History 287: Historiography Fall 2004

R 2:00-4:45 Wheeler 101

Professor Boǧaš (Bo-ach) Ergene 313 Wheeler House Tel: 656 4474 E-mail: Bogac.Ergene@uvm.edu

Office hours: MW 2:30 - 3:30, R 10:00 - 12:00, and by appointment

Course Description:

This is a course on the history of modern (nineteenth- and twentieth-century) historical writing, with particular attention to conceptual theories, research methods, and problems of historical investigation. Topics that we will deal with in this course include the emergence of historical scholarship as a professional endeavor, recent directions in historical research, modern theories of history, and the role of the historian as intellectual.
Prerequisite Junior, senior or graduate standing; 12 hours of history.

Course Requirements:

Attendance and Participation This is a seminar. Regular attendance and student participation in class discussions are essential for the success of this course. Students are expected to complete reading assignments before class meetings and come to class prepared to discuss the material. Informed participation in class discussions will constitute a major part of your final grade. Every Thursday (by 12:00 am) you must e-mail or deliver to me a list of three issues or questions that you would like to raise in class discussions. These lists will be helpful in the calculation of your participation grades. You may choose not to submit the questions on a maximum of two times in the semester. Every week one member of the class will be responsible for introducing the readings to the class and initiating the discussion. This too will factor in your participation grade.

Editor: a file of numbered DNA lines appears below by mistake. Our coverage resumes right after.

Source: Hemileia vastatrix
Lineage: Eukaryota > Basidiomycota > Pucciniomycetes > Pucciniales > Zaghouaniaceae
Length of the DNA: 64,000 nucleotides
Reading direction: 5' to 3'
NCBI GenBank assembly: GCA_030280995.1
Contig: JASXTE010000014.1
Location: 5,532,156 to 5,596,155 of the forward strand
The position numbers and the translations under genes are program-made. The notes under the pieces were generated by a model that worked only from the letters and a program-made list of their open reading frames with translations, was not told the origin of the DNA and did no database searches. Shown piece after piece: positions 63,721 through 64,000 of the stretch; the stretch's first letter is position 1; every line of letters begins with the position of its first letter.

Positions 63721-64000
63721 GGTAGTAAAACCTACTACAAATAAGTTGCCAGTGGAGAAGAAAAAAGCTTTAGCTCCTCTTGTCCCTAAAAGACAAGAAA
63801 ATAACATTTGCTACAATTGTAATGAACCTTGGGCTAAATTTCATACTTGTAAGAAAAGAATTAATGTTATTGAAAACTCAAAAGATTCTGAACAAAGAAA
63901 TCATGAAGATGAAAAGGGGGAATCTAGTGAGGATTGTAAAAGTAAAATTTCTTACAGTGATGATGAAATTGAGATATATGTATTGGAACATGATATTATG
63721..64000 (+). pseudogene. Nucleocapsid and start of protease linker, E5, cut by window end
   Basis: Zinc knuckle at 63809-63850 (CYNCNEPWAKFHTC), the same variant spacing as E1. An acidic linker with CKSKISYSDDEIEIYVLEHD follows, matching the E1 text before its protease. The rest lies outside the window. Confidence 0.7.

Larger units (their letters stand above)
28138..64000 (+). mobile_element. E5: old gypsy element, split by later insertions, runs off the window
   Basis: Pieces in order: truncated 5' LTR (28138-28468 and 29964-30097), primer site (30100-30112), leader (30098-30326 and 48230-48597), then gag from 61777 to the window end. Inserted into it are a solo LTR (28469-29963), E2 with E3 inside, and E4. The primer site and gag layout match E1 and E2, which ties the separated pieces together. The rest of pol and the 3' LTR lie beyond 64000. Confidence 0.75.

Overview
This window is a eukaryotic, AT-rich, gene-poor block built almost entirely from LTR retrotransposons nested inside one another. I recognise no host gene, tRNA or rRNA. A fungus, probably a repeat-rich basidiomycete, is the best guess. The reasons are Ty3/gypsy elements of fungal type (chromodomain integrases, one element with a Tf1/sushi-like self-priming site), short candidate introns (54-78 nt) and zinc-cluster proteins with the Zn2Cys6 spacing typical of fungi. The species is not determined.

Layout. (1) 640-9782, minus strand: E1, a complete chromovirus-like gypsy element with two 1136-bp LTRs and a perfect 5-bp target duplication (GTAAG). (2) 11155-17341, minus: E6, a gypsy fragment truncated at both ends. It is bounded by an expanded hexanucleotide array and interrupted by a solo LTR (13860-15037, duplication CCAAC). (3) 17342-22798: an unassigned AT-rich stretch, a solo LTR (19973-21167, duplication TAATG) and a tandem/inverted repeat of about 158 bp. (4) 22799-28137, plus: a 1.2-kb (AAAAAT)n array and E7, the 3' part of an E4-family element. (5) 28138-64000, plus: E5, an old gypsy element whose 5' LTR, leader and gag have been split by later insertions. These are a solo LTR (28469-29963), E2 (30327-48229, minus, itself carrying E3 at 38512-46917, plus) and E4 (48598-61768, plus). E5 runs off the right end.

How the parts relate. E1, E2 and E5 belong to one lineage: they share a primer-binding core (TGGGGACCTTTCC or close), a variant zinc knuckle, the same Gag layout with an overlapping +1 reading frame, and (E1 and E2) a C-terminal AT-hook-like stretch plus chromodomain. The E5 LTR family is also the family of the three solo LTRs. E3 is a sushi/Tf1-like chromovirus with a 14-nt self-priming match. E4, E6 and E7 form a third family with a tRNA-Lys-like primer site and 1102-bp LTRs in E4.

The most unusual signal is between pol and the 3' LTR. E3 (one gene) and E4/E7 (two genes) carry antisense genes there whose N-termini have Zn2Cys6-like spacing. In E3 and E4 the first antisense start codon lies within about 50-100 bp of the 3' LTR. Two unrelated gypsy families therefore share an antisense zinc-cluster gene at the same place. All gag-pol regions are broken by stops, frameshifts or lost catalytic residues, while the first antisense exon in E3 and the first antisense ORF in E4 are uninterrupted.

Book Reviews. Everyone will be expected to write two book reviews during the semester. Students will choose the books from those texts assigned for meetings scheduled after September 30. The reviews should be four to five pages long and double-spaced. They should be turned in before the class meetings in which these books will be discussed. Note that you may not review a book that you are planning to introduce to the class. A book review should provide a brief summary of the main themes and arguments found in your book of choice and also give the student's opinion of its strengths and weaknesses.

Term Paper. Each student will prepare a bibliographical essay of about 12 to 15 pages, critically reviewing the literature on a particular historiographical topic relevant to the course. A brief (1-2 pages) prospectus of the essay is due in class on October 21. A first draft of the essay should be completed and presented to me by November 18. The final draft is due on December 16. Late papers will be penalized one letter grade for each day that it is late. Work that is a week late will not be accepted. Exceptions to this policy will be made only in dire circumstances (e.g., serious illness, death in the fan*, which must be documented.